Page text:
The wrangling begins as Florida's legislative session gets underway
Florida’s 2022 legislative session begins today, and top of the agenda is passing a state budget and redrawing the state and national electoral districts.
Gov. Ron DeSantis is proposing a $99.7 billion spending plan.
“We’re going after critical race theory. We’re fighting back against [President Joe] Biden’s mandates. We’re fighting back against illegal immigration,” DeSantis said over the weekend.
With a 24-16 majority in the Florida Senate and a 78-42 majority in the House, Republicans are likely to achieve many of their policy priorities, among them restricting immigration, giving parents the right to sue school boards that violate state laws, and giving bonuses to teachers and first responders. Another top priority is the state’s troubled prison system, which has long struggled to attract and keep employees.
Northeast Florida lawmakers will play a role on both sides of the aisle.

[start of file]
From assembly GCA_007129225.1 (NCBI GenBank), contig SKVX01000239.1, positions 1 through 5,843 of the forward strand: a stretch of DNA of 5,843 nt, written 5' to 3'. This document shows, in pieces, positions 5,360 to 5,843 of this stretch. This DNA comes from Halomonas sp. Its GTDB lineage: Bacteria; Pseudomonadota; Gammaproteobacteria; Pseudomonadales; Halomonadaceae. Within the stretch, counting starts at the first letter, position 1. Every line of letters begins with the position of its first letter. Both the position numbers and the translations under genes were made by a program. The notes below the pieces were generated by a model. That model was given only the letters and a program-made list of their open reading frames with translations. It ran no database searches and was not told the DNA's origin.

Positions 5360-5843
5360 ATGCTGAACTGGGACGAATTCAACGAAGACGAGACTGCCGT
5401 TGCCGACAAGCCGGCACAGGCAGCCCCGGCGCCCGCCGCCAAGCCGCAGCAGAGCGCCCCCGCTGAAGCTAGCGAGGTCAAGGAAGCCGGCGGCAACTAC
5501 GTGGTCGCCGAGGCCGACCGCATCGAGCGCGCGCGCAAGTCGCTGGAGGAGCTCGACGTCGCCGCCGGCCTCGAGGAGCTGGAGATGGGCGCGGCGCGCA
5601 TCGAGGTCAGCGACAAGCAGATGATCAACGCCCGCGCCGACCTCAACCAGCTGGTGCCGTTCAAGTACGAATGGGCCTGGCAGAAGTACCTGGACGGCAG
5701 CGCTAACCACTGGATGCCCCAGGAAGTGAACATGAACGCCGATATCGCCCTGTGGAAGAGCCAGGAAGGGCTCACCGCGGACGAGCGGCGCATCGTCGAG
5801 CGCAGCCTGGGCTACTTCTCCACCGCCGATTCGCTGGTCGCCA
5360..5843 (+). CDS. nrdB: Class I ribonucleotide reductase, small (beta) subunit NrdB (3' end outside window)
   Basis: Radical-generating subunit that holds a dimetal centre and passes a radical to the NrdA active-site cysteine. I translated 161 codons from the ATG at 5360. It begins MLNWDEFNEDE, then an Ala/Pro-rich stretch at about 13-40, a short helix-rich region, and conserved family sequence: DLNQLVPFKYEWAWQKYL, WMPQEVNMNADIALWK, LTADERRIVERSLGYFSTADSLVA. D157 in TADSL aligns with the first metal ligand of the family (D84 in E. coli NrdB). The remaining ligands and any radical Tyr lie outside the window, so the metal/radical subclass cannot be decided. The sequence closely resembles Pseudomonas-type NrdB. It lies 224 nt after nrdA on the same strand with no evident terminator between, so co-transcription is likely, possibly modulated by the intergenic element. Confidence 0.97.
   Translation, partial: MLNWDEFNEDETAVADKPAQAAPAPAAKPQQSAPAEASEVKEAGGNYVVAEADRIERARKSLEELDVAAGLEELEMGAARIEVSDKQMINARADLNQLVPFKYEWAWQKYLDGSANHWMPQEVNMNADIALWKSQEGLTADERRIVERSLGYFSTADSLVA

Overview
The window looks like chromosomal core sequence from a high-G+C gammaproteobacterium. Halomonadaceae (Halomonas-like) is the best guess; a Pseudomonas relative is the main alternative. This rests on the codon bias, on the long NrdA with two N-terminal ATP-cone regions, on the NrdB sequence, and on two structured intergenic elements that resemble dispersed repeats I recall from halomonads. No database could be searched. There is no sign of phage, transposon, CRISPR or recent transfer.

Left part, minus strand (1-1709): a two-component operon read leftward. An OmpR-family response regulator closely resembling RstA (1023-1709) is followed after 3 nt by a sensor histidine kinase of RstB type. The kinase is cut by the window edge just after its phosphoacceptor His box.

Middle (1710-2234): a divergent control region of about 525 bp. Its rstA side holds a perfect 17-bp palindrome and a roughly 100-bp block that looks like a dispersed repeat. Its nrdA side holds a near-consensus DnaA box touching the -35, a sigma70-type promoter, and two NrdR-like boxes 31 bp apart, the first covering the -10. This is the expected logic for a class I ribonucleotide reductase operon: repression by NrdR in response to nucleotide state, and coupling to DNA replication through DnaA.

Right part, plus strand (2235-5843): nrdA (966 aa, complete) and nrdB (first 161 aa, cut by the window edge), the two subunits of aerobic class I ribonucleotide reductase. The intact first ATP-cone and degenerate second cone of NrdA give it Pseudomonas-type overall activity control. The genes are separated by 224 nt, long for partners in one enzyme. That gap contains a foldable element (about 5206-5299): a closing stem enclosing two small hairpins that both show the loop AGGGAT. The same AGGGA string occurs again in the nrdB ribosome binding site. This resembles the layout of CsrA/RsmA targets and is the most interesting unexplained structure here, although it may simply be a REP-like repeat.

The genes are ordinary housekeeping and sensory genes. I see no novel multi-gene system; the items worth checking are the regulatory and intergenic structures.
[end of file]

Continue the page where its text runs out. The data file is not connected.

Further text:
Taking the helm on the immigration bill is Sen. Aaron Bean, R-Fernandina Beach. He is co-sponsoring a bill that further cracks down on “sanctuary cities” and severs business with transportation companies that bring undocumented immigrants into the state.
Democrats are bracing for conflict.
“What we can expect from Republicans in this session will be culture wars that distract us from the real issues at hand,” Rep. Fentrice Driskell, D-Tampa, said yesterday.
Driskell, who is policy chairwoman for the House Democratic Caucus, said Democrats will focus on “pocketbook issues that people care about the most.”
Democrats are aiming to lower property insurance rates, increase affordable housing availability and protect access to abortion.
Jacksonville Democrat Tracie Davis says she’s focused on opposing DeSantis’ effort to create a special office to investigate election-related crimes, saying the 2020 election was smooth and the effort to gin up controversy is merely “political theater.”
The legislative session will kick off with DeSantis’ annual State of the State address, which will air live on WJCT News 89.9 at 11 this morning.
Information from the News Service of Florida was used in this report.
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